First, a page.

Having completed the sub-assemblies, it was now time to finish the hull. I started by sanding the seam between the upper and lower hull halves. I sanded the entire seam as smooth as possible, added filler where needed, sanded again, added filler, sanded etc, etc.. The mating seam finally blended into hull and formed an invisible joint between the hull sections. The Salem was was now ready painting and detailing.

Painting
I start with the black boot topping because it’s the easiest portion of the ship to mask after the paint has been applied. I sprayed the boot topping, upper masts, and top of the smokestack Testors Model Master Black. I then masked the boot topping to a scale 48" and then applied Testors Model Master Dark Ghost Gray to the hull and all of the photo-etch and sub-assemblies requiring this color. Next I added the struts, props, rudder, and prop shafts to the lower hull; and then sprayed the entire lower hull half with Scalecoat Oxide Red. Once dry, I secured the hull to the wooden display deck. I masked the display deck with tape in order to protect the wood from accidental paint or ACC cement spillage.

salem_model8.jpg (63579 bytes)All horizontal surfaces (except the teak deck) were painted Testors Model Master Gunship Gray. This includes all gun roofs (both 5" and 8" guns) and the fore & aft metal decks on the hull and superstructure. Painting the Teak deck required special attention in order to produce a realistic wood-like surface. I started by painting the teak sections Floquil Mud. I then streaked the deck using Floquil Teak and Walnut Stains. This brought out the weathered wood decking "look" that I sought. When the deck paint dried completely, I touched-up the painted areas and proceeded to final assembly.

Final Assembly
I now added all of the smaller details such as boats, ladders, cranes, and superstructure railings to the completed hull. It is very important to add these details and superstructure before affixing major parts (such as the bridge sub-assembly or the guns) to the hull. This avoids the problem of these major sub-assemblies interfering with the addition of the smaller and more delicate details. I worked from the inside of the superstructure out to the edge of the hull, adding the delicate details as I went. The final parts to be affixed were the masts and the deck edge railings. After all of the detail and sub-assemblies were added I touched-up any areas needing it and sprayed the hull clear gloss to facilitate decal application.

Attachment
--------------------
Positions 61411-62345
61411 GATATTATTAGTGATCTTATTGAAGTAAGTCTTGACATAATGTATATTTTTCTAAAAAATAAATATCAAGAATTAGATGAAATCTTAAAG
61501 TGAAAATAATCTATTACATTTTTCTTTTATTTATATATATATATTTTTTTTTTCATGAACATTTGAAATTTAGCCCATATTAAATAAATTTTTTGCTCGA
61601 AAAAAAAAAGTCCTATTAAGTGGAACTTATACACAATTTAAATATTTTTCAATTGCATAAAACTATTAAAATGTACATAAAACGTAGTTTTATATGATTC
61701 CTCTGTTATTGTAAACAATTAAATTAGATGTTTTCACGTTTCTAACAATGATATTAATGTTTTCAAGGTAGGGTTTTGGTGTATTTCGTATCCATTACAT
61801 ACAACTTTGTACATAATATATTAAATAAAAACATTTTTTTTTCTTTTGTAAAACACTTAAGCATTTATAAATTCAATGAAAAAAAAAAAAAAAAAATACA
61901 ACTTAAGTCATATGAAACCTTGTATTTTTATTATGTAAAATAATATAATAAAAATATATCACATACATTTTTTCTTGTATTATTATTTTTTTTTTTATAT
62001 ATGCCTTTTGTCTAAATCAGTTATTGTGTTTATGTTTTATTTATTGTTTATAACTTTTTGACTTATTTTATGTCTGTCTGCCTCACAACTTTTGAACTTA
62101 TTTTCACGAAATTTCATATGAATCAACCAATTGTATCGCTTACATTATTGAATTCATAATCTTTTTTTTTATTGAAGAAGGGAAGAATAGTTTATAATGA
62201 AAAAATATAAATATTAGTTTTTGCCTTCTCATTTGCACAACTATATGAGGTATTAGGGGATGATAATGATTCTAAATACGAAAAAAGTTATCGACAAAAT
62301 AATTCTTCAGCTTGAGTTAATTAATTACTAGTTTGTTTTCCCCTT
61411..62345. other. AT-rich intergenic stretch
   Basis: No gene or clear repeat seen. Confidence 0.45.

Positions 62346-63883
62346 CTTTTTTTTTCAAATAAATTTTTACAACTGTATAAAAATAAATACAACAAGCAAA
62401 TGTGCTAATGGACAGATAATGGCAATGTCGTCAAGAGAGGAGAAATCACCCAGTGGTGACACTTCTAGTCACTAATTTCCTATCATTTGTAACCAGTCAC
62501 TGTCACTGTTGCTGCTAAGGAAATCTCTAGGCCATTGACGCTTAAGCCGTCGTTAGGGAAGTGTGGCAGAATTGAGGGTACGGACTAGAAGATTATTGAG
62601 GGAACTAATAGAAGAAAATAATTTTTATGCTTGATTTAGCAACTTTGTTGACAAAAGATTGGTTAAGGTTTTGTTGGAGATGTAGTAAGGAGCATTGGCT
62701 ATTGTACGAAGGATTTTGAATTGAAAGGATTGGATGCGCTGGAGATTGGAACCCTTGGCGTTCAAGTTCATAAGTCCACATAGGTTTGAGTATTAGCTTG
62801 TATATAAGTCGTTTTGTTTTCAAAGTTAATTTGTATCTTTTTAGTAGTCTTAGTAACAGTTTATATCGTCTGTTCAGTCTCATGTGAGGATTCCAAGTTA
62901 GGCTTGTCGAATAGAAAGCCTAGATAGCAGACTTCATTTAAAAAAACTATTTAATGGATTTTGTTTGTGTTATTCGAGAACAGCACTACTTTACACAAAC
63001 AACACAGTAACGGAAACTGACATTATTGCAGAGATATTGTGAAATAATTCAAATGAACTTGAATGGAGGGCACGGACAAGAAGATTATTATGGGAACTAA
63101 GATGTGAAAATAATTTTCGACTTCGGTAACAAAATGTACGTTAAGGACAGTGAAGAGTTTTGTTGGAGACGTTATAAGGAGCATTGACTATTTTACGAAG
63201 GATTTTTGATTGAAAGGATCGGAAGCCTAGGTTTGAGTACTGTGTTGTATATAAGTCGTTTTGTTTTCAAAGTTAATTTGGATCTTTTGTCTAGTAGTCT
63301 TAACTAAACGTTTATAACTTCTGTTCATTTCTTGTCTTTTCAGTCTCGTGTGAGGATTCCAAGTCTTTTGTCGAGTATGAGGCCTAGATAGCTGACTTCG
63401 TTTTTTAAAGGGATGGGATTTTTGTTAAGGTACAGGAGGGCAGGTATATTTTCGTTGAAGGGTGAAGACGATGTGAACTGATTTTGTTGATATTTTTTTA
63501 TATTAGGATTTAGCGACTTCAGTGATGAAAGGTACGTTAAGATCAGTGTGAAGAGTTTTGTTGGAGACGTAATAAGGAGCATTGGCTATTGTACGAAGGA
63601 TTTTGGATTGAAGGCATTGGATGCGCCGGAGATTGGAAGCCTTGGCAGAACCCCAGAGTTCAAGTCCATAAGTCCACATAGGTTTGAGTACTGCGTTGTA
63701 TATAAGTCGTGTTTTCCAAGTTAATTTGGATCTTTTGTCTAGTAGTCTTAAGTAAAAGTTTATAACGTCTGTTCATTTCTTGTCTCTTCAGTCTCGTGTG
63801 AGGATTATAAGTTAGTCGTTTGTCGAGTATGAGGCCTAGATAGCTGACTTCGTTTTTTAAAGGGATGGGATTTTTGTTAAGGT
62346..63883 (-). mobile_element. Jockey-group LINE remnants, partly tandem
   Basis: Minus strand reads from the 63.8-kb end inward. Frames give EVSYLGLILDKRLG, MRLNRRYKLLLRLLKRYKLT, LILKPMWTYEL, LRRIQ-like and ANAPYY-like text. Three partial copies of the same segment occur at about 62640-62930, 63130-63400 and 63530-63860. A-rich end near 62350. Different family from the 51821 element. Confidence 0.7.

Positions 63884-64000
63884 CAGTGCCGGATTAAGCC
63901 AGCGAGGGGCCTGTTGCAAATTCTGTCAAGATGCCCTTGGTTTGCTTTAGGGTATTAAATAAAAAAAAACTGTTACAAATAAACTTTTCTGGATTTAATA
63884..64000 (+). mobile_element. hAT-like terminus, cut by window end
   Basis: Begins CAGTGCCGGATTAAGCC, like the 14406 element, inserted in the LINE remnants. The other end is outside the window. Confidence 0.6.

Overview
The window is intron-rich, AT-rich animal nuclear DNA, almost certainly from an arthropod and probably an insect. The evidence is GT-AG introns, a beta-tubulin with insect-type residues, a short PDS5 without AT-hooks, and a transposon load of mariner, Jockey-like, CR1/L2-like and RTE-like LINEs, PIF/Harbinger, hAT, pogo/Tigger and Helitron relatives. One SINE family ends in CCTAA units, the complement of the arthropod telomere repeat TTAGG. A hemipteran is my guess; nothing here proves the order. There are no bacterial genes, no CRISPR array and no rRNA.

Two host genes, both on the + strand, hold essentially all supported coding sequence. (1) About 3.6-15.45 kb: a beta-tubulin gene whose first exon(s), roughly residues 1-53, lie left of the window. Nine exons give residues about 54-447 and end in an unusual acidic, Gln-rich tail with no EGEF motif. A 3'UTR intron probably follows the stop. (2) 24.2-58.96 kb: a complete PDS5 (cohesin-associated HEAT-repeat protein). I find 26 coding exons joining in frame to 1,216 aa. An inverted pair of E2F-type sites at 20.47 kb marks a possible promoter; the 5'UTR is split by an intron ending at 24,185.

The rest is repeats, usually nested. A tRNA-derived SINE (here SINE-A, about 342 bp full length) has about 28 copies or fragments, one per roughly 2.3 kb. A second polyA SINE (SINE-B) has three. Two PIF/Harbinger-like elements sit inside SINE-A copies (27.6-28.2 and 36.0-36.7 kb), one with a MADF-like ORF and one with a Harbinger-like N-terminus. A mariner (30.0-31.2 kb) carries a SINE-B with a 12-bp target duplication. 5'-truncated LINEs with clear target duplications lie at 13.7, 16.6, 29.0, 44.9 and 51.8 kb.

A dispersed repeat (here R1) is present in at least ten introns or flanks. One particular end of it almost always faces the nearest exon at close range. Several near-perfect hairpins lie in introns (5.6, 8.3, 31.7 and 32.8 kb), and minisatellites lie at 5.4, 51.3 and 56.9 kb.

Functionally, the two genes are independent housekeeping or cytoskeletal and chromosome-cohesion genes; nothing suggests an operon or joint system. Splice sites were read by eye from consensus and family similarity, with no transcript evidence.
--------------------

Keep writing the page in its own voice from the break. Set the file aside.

Decals and Rigging
I used the 96" numbers for the forward hull and the 48" numbers on the aft hull. A couple of "E"s were applied to various gun turrets and the name SALEM applied to the stern. Two U.S. 48 star flags finished-off the decal application. After the decals set and dried, the entire model was sprayed clear flat in order to give the paint job a more realistic appearance.

It was now time for rigging. I used Dai-Riki .006mm clear fishing line in order to run the various guy wires between the masts and the superstructures. I ran the line, tied it off with a knot, and then used ACC cement to make sure the knot stayed secured. After all of the wires were added they were painted Dark Ghost Gray to match the rest of the ship.

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The Finished Model
The USS Salem took me about 50 hours from start to finish. Classic Warships did an excellent job in rendering a very accurate model of this attractive U.S. Navy warship. I highly recommend that you use the detailed line drawing included with the kit to aid in its construction. And of course one of the best references is USS Salem on display at Quincy, MA. She looks basically the same as she did in 1959. Those of you not within driving distance of the actual ship can avail yourself of the USS Salem website at http://www.uss-salem.org/ and the Warship USS Salem photo tour. The information and photos on these sites should answer just about any of your detailing questions.